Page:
American Capital vs. Covid-19

There is certainly plenty of bad news out there to mope about, or in some of my conservative friends’ outlook, deny and ignore. But there is one fact that everyone should celebrate. America’s healthcare system is actually really good at treating Covid-19.

This was true even in the beginning when the doctors around the world were still learning what worked best. In March, the prime tool available for a patient unlucky enough to have a lot of ACE2 receptors on his cell walls that fell into a cytokine storm was a ventilator. The whole world scrambled to buy ventilators, but the United States enjoyed a comparative advantage: we already had the highest distribution of ventilators proportioned to a population.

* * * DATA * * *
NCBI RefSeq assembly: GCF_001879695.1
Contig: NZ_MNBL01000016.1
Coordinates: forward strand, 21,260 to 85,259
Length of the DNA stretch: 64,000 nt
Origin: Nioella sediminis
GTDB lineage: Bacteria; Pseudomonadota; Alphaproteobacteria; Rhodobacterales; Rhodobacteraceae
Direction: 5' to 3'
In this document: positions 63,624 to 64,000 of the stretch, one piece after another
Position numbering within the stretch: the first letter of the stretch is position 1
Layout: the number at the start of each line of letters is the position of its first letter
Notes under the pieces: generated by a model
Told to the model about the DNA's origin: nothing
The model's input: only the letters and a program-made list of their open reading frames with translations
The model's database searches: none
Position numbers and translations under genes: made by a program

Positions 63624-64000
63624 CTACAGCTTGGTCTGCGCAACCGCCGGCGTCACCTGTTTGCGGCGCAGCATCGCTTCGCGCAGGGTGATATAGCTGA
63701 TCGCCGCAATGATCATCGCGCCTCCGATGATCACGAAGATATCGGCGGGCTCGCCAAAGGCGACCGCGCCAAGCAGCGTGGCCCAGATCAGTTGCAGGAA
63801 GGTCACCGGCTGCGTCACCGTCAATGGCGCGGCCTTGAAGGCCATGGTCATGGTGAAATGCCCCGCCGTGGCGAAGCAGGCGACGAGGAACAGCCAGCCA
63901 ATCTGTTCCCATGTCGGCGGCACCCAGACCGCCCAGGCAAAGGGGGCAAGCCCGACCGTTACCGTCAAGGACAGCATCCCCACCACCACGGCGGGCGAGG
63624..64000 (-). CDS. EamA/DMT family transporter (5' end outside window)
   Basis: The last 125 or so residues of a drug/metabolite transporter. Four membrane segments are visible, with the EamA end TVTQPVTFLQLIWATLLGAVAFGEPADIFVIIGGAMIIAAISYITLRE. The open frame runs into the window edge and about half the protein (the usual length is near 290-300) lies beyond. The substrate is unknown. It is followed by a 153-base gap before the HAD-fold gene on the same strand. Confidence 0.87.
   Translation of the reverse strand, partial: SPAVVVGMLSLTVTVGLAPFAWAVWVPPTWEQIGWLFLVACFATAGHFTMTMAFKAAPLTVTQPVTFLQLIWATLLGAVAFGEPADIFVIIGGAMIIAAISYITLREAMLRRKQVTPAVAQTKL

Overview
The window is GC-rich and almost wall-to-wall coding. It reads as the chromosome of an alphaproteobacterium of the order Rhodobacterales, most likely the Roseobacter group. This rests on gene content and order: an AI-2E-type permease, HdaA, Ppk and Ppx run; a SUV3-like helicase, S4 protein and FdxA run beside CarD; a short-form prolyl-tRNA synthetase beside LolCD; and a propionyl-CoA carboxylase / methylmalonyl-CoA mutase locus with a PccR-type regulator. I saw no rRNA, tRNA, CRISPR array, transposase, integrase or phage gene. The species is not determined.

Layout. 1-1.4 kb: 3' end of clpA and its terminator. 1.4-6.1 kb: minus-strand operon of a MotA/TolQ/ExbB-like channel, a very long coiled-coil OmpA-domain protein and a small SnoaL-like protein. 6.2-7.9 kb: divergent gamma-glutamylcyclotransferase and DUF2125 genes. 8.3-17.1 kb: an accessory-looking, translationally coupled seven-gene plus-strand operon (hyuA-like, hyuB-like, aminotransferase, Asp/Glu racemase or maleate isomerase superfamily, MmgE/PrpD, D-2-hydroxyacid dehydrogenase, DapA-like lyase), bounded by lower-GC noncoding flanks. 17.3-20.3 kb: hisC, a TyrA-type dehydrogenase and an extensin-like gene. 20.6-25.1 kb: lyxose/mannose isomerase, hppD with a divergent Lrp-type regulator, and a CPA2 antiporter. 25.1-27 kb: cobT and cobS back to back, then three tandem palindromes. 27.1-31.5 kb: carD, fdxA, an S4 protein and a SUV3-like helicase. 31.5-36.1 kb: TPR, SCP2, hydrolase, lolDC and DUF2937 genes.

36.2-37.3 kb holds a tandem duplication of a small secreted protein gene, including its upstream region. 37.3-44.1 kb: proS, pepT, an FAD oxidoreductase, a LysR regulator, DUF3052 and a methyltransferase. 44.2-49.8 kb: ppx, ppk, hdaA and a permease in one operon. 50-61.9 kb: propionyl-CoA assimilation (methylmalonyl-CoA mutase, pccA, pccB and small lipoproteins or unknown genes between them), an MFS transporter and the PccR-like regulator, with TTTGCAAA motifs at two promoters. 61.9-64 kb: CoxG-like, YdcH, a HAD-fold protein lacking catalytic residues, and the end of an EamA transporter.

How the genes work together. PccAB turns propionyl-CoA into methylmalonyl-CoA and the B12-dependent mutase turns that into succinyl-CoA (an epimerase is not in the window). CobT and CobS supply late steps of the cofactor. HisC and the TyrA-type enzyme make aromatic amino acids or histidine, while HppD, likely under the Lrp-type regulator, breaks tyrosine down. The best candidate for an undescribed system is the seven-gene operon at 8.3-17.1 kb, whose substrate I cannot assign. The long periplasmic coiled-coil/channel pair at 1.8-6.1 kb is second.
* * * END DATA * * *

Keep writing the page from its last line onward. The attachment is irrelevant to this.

How could that be? The answer should be obvious. The United States thrives at anything that is capital intensive. Captial is cheap in this county. Speaker Paul Ryan ensured the 2017 tax cut was designed to keep capital cheap.

The other advantage we have had is a mostly private healthcare sector. When progressives point to savings from a single-payer healthcare system, they contrast it with our private hospitals that use so many expensive gadgets. There may be some truth to that, but there is also a trade-off. The world’s battle against Covid-19 has shown that if you catch the disease, it’s better to be treated in an American hospital than in one run by the ultra-low-cost British National Health Service.

As a country, we could be better at managing the spread of SARS-Cov-2. But few countries on this planet are as good as we are at treating it when it becomes serious.

Eric Shierman lives in Salem and is the author of We were winning when I was there.